Think about the world map. Borders move constantly. They change so fast it is almost impossible, even for someone who is travelling a lot, to draw a correct map of their actual status. The European Union, for example, has grown to include more than twenty new nations since the Wall fell: they now include Slovakia, Slovenia and Bulgaria. We have in recent years seen countries like East Germany, Yugoslavia, Czechoslovakia and the Soviet Union merge or split and the BRIC countries (Brazil, Russia, India and China) and South Korea emerge.
As borders move constantly and become more flexible, they also become more open to trade and investment, and this increases global trade. The World Trade Organization (wto.org), which, with its 158 member states, represents around 97% of the world trade, says that since 1950 world trade has grown more than twenty-seven fold in volume terms. The share of international trade in world GDP (gross domestic product – the basic measure of a country’s overall economic output in a year) has risen from 5.5% in 1950 to 20.5% in 2006.[4] Just to give you an idea, developing countries today are responsible for 26% of world exports, which is double their output in the 1960s, but that is still not a lot if you think that the BRIC countries and South Korea alone account for half of the world’s population of 7 billion people.
All of this is proof of the extent to which falling walls and more flexible boundaries are helping to bring about a global trade expansion.
WWW: … AND THE WEB
Another five months and four days later, on 25 December 1990, Tim Berners-Lee (w3.org/People/Berners-Lee/) established the first communication between an HTTP client and server via the Internet.
That first Internet connection was the official start of real change in how we communicate, do business, work and live. After physical and ideological boundaries became more flexible, technology helped us to make boundaries virtually non-existent and magnified the effect of a global world. Instead of east meeting west, everyone now meets everyone. On the one hand the entry barrier was lowered in almost all the markets, and the costs for searching for any kind of provider dropped to almost zero. On the other hand the access to information and knowledge began to come at a speed never experienced before. The Internet connection was the springboard for our knowledge industry, ‘an industry where success depends on obtaining, managing, and using knowledge in a particular area’, according to the Financial Times (lexicon.ft.com).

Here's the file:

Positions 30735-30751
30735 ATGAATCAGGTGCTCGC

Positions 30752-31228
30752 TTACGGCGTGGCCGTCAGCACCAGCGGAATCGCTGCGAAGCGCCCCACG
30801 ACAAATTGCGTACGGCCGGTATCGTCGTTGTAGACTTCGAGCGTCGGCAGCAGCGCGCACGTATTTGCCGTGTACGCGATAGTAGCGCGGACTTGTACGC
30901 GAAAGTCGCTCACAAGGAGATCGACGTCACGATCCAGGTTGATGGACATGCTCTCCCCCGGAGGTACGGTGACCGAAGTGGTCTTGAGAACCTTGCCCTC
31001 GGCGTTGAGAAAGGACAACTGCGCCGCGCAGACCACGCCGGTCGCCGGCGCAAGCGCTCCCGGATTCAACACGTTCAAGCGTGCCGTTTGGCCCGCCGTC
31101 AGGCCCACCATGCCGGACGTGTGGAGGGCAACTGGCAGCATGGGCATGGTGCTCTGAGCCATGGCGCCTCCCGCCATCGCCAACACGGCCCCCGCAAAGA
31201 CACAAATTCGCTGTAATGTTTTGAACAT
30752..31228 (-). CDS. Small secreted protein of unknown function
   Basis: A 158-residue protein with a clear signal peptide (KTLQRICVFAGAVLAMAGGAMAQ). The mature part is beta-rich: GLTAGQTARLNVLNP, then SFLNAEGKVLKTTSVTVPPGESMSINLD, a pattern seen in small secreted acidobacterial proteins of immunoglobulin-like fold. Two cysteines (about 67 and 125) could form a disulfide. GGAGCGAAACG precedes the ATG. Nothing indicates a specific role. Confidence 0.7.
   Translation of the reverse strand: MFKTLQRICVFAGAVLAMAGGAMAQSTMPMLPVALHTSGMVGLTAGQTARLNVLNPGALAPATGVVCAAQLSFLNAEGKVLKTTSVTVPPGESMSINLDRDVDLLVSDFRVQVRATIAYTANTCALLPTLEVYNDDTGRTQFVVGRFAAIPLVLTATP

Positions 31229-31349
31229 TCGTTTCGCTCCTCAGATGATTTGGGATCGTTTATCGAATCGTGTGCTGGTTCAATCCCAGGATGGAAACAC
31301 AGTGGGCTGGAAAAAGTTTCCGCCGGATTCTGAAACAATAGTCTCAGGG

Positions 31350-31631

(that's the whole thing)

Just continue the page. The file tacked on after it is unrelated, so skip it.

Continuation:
I wouldn’t limit the definition only to ‘a particular area’, however. Success depends on managing knowledge in any area and, more importantly, if you are logged on, anywhere and anytime.
CONNECTIVITY: THE SPRINGBOARD
Looking back at those three events, clustered within a few months in 1990, they still stand as markers for the take-off of connectivity at a pace never seen before. Whenever and wherever, choice rules.
Dave Evans, Cisco (cisco.com) futurologist – an amazing job title, by the way – has talked about an exponential growth of technology and information, which according to him will lead to an accelerated rate of innovation. He sees it as a technology avalanche – or you could see it as a wave. You either surf it or you get crushed under it. Evans says that nowadays the volume of information doubles every 11 hours, but less than ten years from now it will double every 11 seconds.[5] As data storage goes up and costs go down, and more people connect to the net and therefore have the best chance ever to get a good education, innovation will be seen in all areas of life.
Connectivity, then, is the springboard to change, which is bringing much higher participation from more countries, cultures and mentalities as boundaries fall. Connectivity is also about bridging borders, as technology makes information accessible to everyone almost everywhere. For a few years now I have been working with service providers from Argentina, Brazil, Turkey and India. I find they work faster, more cheaply and usually more reliably than European providers do. So why would I not take advantage of that?
But who is actually connected? Who is online? The answer is even more interesting than the question. Tracking global Internet usage I found that 2.4 billion people – around 34,3% of the world population – were online. Of those 44,8% are from Asia, 21,5% from Europe, 11,4% from North America, 10,6% fr...

Inhaltsverzeichnis